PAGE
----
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Fifty-seven years ago in Tokyo, Billy Mills (Oglala Lakota) stunned the world by winning the Olympic gold medal in the 10,000-meter  race. He was a relative unknown in the sport, the first (and still only) American ever to win the event, the second Native American athlete ever to win track and field gold (after Jim Thorpe). It is still considered one of the biggest upsets in Olympic history. 

Today, the day of the same event in the same city at this year’s Olympic games, I could not be more honored and pleased to announce Billy’s children’s book debut is on the way.

Billy overcame a lot to reach that podium: Poverty. Being orphaned at age 12. Racism. Depression. Hypoglycemia that went undiagnosed until a year before the Tokyo games. He was a first lieutenant in the U.S. Marine Corps at the time. He is an inspiration—although he prefers to empower rather than inspire, and has traveled the world doing empowering speaking engagements for much of his life. In 2012, he received the Presidential Citizens Medal from Barack Obama in part for his work with Running Strong for American Indian Youth, an organization he helped to found. (You can learn more about the organization here—and watch the short, grainy video of the last lap of Billy's medal-winning race, with the announcers going wild.) Billy is so much more than an Olympic gold medalist; he embodies the Lakota tradition of the giveaway, in which someone who achieves great success gives back to the communities that support them.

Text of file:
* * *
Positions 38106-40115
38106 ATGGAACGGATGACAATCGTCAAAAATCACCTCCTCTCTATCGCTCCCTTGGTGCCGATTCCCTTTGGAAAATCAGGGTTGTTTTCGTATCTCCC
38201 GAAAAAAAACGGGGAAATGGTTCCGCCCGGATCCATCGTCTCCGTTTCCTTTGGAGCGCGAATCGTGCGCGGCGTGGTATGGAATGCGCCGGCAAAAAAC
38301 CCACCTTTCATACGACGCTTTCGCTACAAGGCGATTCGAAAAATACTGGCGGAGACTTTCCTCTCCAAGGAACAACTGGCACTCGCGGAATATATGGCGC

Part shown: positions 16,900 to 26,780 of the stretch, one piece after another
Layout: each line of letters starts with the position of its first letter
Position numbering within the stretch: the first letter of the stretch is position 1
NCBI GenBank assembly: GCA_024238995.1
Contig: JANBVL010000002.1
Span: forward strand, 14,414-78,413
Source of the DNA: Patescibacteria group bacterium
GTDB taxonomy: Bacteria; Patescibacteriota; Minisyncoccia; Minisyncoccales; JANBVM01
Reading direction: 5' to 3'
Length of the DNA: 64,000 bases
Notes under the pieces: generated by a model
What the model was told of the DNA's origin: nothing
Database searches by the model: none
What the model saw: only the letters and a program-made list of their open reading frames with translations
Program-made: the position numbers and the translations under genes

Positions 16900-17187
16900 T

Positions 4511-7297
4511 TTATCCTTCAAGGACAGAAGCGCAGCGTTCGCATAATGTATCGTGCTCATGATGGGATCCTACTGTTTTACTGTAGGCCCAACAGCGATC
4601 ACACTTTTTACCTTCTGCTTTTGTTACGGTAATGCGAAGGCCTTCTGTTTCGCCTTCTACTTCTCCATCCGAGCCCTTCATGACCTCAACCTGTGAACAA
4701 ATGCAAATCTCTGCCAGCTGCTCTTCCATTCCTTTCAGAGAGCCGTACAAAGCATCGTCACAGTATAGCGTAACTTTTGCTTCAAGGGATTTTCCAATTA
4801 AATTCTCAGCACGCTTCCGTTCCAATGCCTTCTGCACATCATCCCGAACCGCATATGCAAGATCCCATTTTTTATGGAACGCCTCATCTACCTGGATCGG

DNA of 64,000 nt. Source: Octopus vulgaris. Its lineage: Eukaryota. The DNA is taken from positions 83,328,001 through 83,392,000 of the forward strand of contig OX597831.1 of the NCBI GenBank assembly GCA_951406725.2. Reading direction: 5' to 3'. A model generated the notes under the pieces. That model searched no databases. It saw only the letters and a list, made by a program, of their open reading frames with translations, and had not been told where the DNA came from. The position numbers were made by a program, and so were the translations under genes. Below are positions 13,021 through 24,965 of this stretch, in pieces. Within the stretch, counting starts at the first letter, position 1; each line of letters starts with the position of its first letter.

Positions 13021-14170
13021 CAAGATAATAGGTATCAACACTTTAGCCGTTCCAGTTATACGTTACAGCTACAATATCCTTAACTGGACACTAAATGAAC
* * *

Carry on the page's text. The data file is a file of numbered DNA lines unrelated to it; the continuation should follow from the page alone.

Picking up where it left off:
When my client Donna Janell Bowman approached Billy about collaborating on a picture book autobiography, long conversations and deep connection resulted—as well as an absolutely gorgeous text. I am so moved by Billy entrusting me with representing him for this project. He and his wife Pat are as warm, generous, and open-hearted as you might imagine. 

This book, WINGS OF AN EAGLE: THE GOLD MEDAL DREAMS OF BILLY MILLS, has unfolded as though it had wings of its own. There was a lot of interest among publishers, but Andrea Spooner of Little, Brown had such passion and vision, and such wholehearted support from her team, that when she swept in with a preempt offer, it was clear it was meant to find a home with her—at the place that is also happens to be the publishing home of Billy and Pat’s “adopted son," Nicholas Sparks. Soon Andrea had the perfect illustrator on board—the illustrator Donna had envisioned from the start, S.D. Nelson (Standing Rock Sioux)—and now we’re well on our way to the summer 2024 publication, just in time for the next summer Olympics.

Billy’s organization, Running Strong, works with communities to create healthier, happier, and more hopeful futures for Native American youth. We cannot wait to put this book in the hands of those youth, and to have today’s children from all over the world be newly empowered by Billy Mills and his story.

So many congratulations to Billy and Donna!

—Erin